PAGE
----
Cataracts are the leading cause of blindness worldwide; they affect more than 20 million people and result in ~1.3 million operations annually in the United States. Current methods of cataract detection are based on subjective observation of lens opacity by Rayleigh light scattering using a slit lamp. These methods are not sensitive enough to reveal structural changes on a molecular level; they can only reveal defects once their size becomes comparable with the optical wavelength (400-600 nm). This occurs at a very late stage of cataract development.
Surgical treatment requires the eye lens to be destroyed by ultrasound and replaced by a plastic lens. Though it is effective, it requires very skilled surgeons, and, like all surgeries, presents risks. A detection method that provides protein-level detail would be valuable, facilitating the discovery of the very first changes in the structure of the lens, thus enabling research on preventative or pharmacological treatment of cataracts. Such a technique would be of great importance in identifying the role of risk factors. While factors like dehydration, exposure to naturally occurring UV, and high blood sugar in diabetes are believed to be important, only a very sensitive way of detecting the smallest changes in lens proteins can hope to clarify this.
Tryptophan fluorescence is a sensitive probe of protein structure. It has been widely used for monitoring protein changes in biophysical research. Any process that introduces changes in the emission spectrum e.g. protein folding, conformation and aggregation, can be detected. So far, it has not been exploited for cataract diagnostics. However, excitation is possible through the cornea and aqueous humour to access the ocular lens where there is extremely high tryptophan absorption. Close to total absorption of the excitation light in a narrow surface layer of the lens prevents penetration of the excitation light to the interior of the lens at ~300 nm. Yet, if the tryptophan is excited at 317 nm, where the absorbance is significantly lower, a sub-population of tryptophan is selectively excited. The subpopulation is a residue situated on the protein surface that is exposed to the aqueous environment. Therefore, protein changes can be detected.
The concept has been validated by studying changes in porcine lenses after UVA irradiation to mimic a cataract. The measurements were carried out on fresh porcine lenses on the same day that they were obtained from an abattoir. The UVA model was chosen since UV is a known risk factor in humans. Some of these lenses were imaged at NHS Princess Alexandra Eye Pavilion (Livingston, UK) by a conventional slit lamp (Haag Streit BQ); after four hours, they showed visible signs of cataract damage. Fluorescence images of irradiated and normal lenses were taken with a FinePix S5600 digital camera, using excitation by an Edinburgh Instruments 320 nm LED at the same UV exposure time and numerical aperture. Spectral measurements were made on a series of irradiated samples with an Edinburgh Instruments FLS920 spectrometer. The tryptophan fluorescence was found to change significantly within 20 minutes.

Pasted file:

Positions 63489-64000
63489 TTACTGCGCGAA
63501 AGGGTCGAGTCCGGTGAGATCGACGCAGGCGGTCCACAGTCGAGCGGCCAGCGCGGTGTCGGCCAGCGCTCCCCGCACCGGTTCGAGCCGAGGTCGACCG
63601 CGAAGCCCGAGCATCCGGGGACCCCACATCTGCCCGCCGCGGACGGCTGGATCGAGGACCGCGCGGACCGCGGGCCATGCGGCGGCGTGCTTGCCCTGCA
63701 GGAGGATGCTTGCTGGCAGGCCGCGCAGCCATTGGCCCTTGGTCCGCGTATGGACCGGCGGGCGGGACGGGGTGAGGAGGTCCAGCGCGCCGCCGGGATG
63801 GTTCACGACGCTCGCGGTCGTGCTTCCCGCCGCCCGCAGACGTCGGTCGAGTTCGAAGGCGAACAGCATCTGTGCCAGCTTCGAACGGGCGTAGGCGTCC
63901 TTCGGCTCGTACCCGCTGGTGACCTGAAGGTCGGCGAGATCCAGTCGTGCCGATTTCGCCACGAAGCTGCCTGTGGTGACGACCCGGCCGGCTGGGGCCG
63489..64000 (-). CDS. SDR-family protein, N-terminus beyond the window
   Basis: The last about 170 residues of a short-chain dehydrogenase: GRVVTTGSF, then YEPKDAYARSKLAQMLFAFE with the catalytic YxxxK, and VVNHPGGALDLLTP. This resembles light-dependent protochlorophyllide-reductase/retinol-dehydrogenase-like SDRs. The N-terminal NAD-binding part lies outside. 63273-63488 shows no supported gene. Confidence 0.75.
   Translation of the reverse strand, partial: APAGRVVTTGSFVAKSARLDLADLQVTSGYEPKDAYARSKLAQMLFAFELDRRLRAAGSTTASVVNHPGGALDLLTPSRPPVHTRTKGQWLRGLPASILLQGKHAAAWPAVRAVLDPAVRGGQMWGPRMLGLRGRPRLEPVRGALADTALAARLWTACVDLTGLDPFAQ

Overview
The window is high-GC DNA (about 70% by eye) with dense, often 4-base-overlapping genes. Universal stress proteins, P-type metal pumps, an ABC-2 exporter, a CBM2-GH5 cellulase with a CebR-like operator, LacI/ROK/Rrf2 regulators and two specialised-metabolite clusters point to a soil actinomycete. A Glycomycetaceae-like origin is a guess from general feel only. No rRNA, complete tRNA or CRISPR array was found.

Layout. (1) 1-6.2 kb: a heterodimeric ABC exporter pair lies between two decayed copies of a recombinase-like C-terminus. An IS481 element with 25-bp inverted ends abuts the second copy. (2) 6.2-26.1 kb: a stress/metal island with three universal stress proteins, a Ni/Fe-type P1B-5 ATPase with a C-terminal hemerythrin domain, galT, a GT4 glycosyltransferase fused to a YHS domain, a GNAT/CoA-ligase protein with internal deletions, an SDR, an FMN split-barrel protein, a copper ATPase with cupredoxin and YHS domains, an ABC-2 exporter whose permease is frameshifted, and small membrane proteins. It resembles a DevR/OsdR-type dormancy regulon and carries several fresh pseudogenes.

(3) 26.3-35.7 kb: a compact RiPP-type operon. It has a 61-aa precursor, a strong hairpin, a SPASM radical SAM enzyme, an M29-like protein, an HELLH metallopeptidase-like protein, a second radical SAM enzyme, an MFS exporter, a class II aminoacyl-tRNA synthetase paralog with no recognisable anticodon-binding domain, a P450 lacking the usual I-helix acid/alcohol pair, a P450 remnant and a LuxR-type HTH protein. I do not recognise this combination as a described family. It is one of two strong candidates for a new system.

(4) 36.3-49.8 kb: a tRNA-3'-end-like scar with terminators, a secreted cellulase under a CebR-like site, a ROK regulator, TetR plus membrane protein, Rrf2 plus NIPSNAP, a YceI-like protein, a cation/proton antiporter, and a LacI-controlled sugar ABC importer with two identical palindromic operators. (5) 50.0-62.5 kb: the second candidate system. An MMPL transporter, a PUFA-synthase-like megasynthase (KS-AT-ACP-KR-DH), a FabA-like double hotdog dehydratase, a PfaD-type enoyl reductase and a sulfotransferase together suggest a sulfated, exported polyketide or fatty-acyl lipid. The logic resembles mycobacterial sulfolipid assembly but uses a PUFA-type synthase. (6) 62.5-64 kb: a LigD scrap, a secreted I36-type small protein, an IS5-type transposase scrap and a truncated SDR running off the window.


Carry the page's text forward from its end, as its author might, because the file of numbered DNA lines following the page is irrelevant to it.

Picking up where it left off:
It was shown that the UVA irradiation brings about a significant decrease in the intensity of tryptophan fluorescence, a red shift of its emission spectrum, and a creation of an additional non-tryptophan fluorescence band with maximum at 435 nm. The non-tryptophan emission increased with the duration of irradiation at the same time the tryptophan fluorescence intensity decreased. This suggests conversion of the tryptophan is sensitive to the changes in the lens structure. Hence, either could be used to quantify defects at a molecule level. In contrast, after four hours of UVA irradiation, when the structural changes in the lens were seen by the conventional slit-lamp method, the changes had reached their saturation level. The experiments offer a sensitive method for monitoring very early changes in the lens structure that cannot be detected by the standard slit-lamp method.
Red-edge measurements in a whole pig’s eye were made due to the transparency of cornea and aqueous humour at this wavelength of 317 nm; hence there is potential for in vivo applications. Importantly, application of a robust optical design and the light grasp of interference filters should enable these measurements to be conducted at irradiation levels well below the daily safety threshold for UVA exposure.
Exploiting this discovery could allow the development of a clinically useful, non-invasive tool sensitive enough to detect, diagnose, and monitor lens change before significant damage occurs. This method could help to establish the point at which the irreversible crystalline protein change occurs. It also has the potential to act as a screening method for potential pharmacological treatment. In addition, clinical applications of this method would help in diagnostics of early stages of metabolic disorders such as diabetes, preventative treatment of which could delay the development of chronic diseases.
This work was done by Edinburgh Instruments in conjunction with the NHS Princess Alexandra Eye Pavilion, Livingston, UK. For more information, visit http://info.hotims.com/34459-199.